Posts Tagged ‘Slavic’

I have been so busy promoting Darklands, that I haven’t had much chance to work on my new novel, Kikimora recently. The first draft was completed some months ago, but I’m still in the middle of a large edit and rewrite.

This is the first chapter:

Anatoly took a card from the pile, sighed, and laid it back down on the table. “They have trampled a road all the way across the lower slopes and up to their infernal workings,” he said. “Once the river ran cold and clear. Now it is bitter with sulphur. The Rusalka have been driven from their home. It is bad, my friends, bad indeed.”

“But what is to be done?” asked Leshy, picking fretfully at the dried leaves caught in his beard.

The North Wind puffed out his ruddy cheeks, and roared, “They need teaching a lesson! They’re getting too big for their boots.”

“Another dozen trees felled today,” said Leshy. “That makes-” He paused, bringing short, hairy toes up to the table to assist his counting. But finding that he was still far short of the necessary digits, threw his hands up in the air. “Too many! Too many of my trees hacked down and burned. And not a single token or sacrifice left in exchange. My time is done. I may as well lay down and die right now.”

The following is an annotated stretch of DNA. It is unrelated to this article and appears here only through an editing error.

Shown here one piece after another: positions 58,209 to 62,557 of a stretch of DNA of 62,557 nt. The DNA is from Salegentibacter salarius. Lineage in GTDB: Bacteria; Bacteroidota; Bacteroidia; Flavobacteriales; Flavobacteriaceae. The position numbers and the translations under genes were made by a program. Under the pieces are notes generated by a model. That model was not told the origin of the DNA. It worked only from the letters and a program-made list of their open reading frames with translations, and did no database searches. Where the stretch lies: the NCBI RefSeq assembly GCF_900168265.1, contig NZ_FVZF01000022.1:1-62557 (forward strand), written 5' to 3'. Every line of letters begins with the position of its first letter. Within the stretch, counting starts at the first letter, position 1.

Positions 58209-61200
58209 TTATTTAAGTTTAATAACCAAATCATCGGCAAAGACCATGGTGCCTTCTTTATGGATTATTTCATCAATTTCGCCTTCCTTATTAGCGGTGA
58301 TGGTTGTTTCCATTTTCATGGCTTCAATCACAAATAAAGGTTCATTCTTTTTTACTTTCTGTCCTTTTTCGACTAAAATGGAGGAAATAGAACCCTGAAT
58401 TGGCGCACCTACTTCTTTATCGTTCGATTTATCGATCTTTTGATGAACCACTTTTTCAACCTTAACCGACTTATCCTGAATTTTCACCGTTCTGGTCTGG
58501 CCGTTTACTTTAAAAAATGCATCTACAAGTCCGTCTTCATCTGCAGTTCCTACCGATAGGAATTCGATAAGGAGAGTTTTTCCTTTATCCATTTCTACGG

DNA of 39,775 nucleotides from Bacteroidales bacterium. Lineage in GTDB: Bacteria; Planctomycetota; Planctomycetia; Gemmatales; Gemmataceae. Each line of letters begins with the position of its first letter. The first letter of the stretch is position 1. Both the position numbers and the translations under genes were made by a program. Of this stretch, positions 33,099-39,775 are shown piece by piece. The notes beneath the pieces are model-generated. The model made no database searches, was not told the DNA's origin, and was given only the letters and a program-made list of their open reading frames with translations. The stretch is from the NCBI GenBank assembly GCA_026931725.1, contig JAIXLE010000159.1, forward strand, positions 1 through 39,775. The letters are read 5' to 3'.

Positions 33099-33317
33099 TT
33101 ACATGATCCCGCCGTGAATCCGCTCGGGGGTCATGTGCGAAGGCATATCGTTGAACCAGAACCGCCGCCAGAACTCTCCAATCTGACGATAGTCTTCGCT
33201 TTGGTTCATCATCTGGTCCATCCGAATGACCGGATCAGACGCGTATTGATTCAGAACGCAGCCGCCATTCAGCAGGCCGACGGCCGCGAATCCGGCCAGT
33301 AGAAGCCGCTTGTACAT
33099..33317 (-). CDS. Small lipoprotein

Leshy’s gloom made the North Wind chuckle, and his wheezy gusts blew the playing cards from the table so that they fell all in disarray upon the flagstones. Leshy complained that he’d just built a good hand, but that it was now lost – as all his endeavours seemed doomed to failure and insignificance.

That made the North Wind laugh even more, so that spiders fell from the roof beams down onto the dresser, and one fell into Leshy’s hair. But Leshy didn’t notice, and the spider seemed quite content there.

Anatoly said nothing, but drummed his long fingers on the table top. It was dark with grease, and splashed with tallow drips from countless candles. The squalor of it irked him all of a sudden. He found himself imagining Yevgenia’s pretty nose wrinkling in distaste, and he determined that tomorrow he would take the time to clean the kitchen – perhaps the entire house. And then he fell to thinking about all the other parts of Yevgenia, just as pretty as her nose, and for a time he forgot all about the problem of the mine, and the men and the road and the town…